Peninsula Home Fund supports neighbors in times of need

Your donations create safety net

Home Fund coupon

Home Fund coupon

More than 1,000 of our friends and neighbors on the North Olympic Peninsula were helped with Peninsula Home Fund grants in the last year.

The annual campaign for Peninsula Home Fund donations began on Thanksgiving Day and will continue through the holiday season.

But generous donors contribute all year long. You brought the Peninsula Home Fund to $97,511 collected between the first of this year and Monday last week.

Before that, as COVID-19 lockdowns intensified in 2020 — putting many out of work, keeping children home from school and slashing child-care availability — people in Clallam and Jefferson counties stepped up to donate $392,724 to the COVID-19 Relief Fund, which was based on the Peninsula Home Fund structure, and also contributed $51,238 to the home fund between Jan. 1 and Nov. 24 to help those in need.

In the past year — Nov. 24, 2020 through Nov. 23, 2021 — OlyCAP has spent $345,229 providing services to 1,064 people. Of those, 557 were in Clallam County and 507 lived in Jefferson County, said Audrey Morford, OlyCAP executive coordinator.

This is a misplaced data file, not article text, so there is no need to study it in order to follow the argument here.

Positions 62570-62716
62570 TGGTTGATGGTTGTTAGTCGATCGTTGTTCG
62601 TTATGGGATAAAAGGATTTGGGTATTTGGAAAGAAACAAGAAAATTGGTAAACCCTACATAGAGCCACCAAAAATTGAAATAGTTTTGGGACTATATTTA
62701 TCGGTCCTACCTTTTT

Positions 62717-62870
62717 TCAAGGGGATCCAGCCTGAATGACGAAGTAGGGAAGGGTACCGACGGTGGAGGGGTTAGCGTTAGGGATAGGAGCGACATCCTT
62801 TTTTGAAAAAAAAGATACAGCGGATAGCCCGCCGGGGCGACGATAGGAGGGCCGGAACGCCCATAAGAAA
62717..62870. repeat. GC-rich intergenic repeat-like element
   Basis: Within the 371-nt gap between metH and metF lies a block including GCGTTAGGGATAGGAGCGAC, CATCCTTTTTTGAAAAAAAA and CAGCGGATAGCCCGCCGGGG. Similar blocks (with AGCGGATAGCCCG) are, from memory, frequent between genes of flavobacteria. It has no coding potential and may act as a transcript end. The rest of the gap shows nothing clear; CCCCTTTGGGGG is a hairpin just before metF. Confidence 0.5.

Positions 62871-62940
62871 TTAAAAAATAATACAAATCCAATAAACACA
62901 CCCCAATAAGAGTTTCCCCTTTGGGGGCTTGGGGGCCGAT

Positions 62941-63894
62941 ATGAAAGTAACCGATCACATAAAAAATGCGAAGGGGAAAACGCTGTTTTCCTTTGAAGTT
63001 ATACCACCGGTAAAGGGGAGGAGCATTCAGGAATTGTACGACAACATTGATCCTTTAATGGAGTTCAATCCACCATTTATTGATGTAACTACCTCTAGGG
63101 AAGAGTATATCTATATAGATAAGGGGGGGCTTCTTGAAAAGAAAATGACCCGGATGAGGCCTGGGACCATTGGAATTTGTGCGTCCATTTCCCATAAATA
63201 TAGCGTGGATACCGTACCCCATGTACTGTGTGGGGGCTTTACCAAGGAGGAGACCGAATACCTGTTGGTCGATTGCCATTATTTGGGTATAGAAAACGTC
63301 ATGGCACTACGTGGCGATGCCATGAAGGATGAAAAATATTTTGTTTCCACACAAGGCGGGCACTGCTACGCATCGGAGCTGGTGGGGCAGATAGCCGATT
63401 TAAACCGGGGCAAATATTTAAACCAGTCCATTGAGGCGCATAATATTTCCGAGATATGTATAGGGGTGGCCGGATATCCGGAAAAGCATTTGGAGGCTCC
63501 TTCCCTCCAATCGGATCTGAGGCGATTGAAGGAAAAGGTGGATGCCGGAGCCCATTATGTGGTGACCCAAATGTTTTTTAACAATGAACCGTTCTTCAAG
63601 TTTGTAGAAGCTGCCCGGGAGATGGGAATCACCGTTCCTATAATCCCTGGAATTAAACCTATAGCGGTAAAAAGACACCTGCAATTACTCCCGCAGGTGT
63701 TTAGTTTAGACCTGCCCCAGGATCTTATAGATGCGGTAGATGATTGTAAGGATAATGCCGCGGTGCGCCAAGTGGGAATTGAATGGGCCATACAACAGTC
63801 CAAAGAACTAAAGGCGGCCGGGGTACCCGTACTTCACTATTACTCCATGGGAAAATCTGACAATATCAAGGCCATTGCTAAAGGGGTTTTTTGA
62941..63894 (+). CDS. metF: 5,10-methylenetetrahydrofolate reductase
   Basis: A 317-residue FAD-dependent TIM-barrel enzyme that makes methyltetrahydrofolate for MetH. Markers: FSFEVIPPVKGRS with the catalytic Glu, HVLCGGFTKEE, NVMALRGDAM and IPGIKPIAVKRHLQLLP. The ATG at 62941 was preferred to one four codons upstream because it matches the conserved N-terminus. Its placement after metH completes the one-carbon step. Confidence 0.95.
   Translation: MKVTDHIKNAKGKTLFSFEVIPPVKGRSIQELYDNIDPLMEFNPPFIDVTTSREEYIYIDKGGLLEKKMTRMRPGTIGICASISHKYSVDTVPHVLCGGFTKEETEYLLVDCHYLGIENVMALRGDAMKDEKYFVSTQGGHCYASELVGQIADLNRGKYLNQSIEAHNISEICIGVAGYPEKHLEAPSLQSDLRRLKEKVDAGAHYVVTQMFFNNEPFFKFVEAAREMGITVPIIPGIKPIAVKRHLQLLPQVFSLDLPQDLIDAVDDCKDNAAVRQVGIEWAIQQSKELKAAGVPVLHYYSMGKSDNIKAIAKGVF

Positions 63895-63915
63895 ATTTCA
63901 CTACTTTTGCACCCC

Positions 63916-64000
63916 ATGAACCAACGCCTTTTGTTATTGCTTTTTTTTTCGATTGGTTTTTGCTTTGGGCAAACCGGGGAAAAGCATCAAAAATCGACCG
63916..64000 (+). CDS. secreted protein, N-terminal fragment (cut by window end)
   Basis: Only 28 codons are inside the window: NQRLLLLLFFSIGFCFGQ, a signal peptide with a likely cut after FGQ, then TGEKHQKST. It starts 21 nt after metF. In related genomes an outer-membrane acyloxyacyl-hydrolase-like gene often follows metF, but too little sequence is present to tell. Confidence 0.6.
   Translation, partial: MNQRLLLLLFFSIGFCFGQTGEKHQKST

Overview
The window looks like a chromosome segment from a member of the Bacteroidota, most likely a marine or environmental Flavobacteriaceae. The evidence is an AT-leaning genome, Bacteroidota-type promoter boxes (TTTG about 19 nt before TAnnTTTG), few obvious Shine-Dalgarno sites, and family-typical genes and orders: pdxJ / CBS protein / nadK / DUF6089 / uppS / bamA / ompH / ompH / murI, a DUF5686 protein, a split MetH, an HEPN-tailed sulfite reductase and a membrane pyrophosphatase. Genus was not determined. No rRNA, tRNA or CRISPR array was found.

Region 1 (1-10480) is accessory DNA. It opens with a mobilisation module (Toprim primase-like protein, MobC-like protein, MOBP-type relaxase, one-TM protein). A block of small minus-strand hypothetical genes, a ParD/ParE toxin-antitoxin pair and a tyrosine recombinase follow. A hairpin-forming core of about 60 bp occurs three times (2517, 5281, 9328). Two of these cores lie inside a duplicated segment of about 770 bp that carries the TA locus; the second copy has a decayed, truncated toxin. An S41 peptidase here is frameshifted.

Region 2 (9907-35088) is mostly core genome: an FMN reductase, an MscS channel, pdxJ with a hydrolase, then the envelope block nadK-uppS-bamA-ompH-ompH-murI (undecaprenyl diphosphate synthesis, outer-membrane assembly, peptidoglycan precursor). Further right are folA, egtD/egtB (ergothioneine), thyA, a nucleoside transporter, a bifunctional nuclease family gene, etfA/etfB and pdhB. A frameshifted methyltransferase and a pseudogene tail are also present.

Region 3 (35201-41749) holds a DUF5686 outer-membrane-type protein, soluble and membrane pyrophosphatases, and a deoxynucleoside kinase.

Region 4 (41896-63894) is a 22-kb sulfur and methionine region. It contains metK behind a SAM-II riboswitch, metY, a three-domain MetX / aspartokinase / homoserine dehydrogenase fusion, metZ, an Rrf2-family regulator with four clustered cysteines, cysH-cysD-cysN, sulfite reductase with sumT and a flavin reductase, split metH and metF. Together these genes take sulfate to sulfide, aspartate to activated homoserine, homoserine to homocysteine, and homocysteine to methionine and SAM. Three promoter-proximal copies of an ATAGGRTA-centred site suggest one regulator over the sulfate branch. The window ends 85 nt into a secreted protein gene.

The average amount granted was $324.46, serving 634 households.

For 32 years, the Peninsula Daily News has collected donations to create a safety net for residents of Clallam and Jefferson counties when their finances just don’t add up.

North Olympic Peninsula residents in need can use the funds, which are dispersed by Olympic Community Action Programs (OlyCAP), to help them go on with being or becoming productive members of society and improving their lives.

OlyCAP case managers help people stay in their homes, get to work or school and find a safe place to stay, among other services.

Over the time period between last year’s Thanksgiving and this year’s, the largest number of grants — 202 — were for rental assistance. The next biggest need was for public transportation to get to jobs or school, with a total of 132 people given help.